Town Council Gets a Closer Look at Hackberry Creek

On a fall Saturday morning, the community’s love for Hackberry Creek went on full display.

Portrait takers, dog walkers, and picnickers were among those using the parkland along the creek, while a troop leader led Boy Scouts on a nature walk, looking out for poison ivy and other plants.

(ABOVE: MESA managing partner Stan Cowan guides town leaders on a tour of Hackberry Creek. Photo: Chris McGathey)

Highland Park Town Council members went on a tour as well – a fact-finding effort aimed at helping them better evaluate the area’s flaws and potential.

“Are we removing trees,” Mayor Pro Tem John McKnight asked as consultant Stan Cowan guided the tour, pointing out where erosion is undercutting retaining walls and places where the creek may need new plantings to secure banks.

“No. Not unless they are a hazard,” Cowan said.

Cowan is managing partner of MESA, the landscape architecture, planning, and urban design firm the town hired to develop a master plan for a mile-long stretch the creek corridor. The plan covers an area from near Byron Avenue generally southward to Armstrong Avenue, including Prather and Davis parks, but excluding locations that cross private property.

The town also has budgeted $5.8 million over 10 years in the Capital Improvement Program for projects.

Work would begin with a $1.5 million phase potentially in this 2018-19 budget year, followed by about $500,000 annually after that, town staff has said.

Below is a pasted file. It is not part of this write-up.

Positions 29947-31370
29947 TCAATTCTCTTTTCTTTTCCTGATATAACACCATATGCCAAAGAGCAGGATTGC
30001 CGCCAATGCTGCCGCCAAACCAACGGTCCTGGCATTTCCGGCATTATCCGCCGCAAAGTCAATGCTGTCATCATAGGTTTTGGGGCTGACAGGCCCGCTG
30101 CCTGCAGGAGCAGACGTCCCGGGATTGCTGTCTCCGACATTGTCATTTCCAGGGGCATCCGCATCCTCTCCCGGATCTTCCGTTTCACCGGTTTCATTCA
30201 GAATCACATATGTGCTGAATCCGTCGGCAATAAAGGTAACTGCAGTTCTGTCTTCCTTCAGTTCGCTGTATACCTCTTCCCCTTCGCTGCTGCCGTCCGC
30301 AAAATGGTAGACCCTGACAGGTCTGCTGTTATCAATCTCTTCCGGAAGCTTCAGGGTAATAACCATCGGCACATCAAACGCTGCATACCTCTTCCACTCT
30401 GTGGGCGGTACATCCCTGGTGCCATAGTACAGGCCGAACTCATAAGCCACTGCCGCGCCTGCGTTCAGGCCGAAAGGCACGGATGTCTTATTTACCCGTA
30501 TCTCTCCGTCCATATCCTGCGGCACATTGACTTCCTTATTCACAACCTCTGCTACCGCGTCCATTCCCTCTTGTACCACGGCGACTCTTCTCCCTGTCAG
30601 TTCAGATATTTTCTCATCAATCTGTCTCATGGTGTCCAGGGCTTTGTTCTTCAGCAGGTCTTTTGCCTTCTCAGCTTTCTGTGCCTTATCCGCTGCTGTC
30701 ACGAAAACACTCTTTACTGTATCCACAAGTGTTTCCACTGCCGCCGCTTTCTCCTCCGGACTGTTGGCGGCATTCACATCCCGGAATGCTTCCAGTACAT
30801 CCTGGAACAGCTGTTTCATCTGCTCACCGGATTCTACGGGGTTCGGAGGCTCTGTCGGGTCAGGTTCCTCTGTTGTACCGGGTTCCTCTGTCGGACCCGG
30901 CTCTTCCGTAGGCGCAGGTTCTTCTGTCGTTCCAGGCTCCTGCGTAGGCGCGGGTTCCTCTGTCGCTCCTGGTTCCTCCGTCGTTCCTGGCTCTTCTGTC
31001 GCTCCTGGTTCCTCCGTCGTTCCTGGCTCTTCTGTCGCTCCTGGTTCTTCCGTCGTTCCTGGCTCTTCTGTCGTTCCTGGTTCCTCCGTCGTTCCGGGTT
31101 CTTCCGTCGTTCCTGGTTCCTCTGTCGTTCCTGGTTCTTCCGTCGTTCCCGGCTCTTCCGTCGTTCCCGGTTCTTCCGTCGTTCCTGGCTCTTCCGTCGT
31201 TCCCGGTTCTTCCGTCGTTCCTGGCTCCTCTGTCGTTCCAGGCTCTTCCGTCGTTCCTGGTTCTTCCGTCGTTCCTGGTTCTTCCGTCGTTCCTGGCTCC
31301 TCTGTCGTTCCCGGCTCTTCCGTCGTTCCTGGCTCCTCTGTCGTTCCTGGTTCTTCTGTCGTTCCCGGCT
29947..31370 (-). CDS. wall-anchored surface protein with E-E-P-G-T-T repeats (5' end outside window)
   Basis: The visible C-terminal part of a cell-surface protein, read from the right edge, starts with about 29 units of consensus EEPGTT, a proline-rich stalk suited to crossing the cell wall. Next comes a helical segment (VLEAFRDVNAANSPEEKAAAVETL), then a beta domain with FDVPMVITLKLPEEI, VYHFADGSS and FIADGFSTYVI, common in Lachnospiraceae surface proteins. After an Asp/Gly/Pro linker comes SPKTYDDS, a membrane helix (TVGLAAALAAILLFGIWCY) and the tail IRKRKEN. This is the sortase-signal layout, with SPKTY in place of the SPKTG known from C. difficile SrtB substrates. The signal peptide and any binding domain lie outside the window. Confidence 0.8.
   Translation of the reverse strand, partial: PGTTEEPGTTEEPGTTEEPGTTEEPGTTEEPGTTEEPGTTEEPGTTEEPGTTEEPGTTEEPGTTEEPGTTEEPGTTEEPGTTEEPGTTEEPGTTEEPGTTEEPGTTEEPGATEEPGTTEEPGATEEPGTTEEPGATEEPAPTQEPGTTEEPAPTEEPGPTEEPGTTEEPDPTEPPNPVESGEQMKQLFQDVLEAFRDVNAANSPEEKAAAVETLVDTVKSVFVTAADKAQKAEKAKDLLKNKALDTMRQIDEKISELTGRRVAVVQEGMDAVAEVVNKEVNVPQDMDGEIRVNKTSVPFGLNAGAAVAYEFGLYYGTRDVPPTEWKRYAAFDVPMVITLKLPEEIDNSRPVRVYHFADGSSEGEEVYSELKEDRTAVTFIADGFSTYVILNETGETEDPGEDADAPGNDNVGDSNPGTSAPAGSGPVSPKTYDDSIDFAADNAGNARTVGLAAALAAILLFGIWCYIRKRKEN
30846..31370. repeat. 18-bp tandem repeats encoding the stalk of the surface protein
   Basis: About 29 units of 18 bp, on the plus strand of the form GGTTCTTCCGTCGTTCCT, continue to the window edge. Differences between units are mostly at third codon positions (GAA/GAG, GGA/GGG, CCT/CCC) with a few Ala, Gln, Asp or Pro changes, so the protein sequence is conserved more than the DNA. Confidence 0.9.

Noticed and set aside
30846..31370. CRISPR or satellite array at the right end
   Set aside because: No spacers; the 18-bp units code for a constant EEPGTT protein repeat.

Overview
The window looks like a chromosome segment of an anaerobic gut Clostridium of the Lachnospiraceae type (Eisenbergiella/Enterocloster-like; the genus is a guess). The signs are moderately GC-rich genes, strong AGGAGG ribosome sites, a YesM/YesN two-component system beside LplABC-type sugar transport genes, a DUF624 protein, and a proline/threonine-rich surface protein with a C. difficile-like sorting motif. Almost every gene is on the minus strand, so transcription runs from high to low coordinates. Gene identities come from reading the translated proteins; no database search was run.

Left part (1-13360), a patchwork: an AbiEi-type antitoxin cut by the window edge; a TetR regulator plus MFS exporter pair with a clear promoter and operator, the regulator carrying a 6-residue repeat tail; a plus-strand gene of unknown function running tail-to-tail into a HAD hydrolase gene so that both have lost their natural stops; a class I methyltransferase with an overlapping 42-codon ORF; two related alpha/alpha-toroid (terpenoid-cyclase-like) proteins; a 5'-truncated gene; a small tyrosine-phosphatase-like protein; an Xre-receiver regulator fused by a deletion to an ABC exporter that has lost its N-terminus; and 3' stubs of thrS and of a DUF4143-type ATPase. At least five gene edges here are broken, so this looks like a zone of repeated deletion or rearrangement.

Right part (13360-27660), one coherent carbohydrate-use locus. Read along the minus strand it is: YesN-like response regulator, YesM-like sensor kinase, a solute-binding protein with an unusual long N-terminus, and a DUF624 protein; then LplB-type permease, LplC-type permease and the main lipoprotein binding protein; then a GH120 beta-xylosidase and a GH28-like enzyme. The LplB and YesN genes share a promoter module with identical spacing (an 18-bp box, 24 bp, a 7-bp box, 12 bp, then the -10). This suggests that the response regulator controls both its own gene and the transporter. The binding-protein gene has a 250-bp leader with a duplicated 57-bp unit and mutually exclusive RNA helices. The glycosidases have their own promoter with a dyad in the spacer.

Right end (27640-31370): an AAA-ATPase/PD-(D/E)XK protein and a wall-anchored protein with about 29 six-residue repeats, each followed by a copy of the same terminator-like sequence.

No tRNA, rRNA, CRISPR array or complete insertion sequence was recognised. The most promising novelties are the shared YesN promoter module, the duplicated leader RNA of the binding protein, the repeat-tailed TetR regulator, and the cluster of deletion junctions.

Public input gathered through surveys and a community meeting indicated residents want the area’s natural look and “Tom Sawyer” charm to remain.

Town administrator Bill Lindley said the goal would be to match the look of materials already in the creek area as damaged retaining walls are restored or replaced. The goal: “to keep the charm of walls that have been there 80 years.”

Some areas would remain untouched such as where exposed tree roots are doing a great job of naturally maintaining the creek bank – while others such as aging bridges could see some restoration.

New plantings, using native plants, could add beauty to some areas as well as a buffer from traffic on nearby streets.

Outfalls, where storm drains open into the creek, would remain, but could be addressed to make them look less industrial.

Safety issues – such as existing railings that don’t meet standards – would be addressed.

Cowan suggested the town may want to replace a tennis court in Prather Park with a gathering place or amphitheater for concerts or children’s theater.

That idea would need more study, town leaders said.

“I’m intrigued by the idea that (that area) would be accessible to more residents,” Mayor Margo Goodwin said.

William Taylor

William Taylor, editor of Park Cities People and Preston Hollow People, shares a name and a birthday with his dad and a love for community journalism with his colleagues at People Newspapers. He joined the staff in 2016 after more than 25 years working for daily newspapers in such places as Alexandria, Louisiana; Baton Rouge; McKinney; San Angelo; and Sherman, though not in anywhere near that order. A city manager once told him that “city government is the best government” because of its potential to improve the lives of its residents. William still enjoys covering municipal government and many other topics. Follow him on Twitter @Seminarydropout. He apologizes in advance to the Joneses for any angry Tweets that might slip out about the Dallas Cowboys during the NFL season. You also can reach him at [email protected]. For the latest news, click here to sign up for our newsletter.

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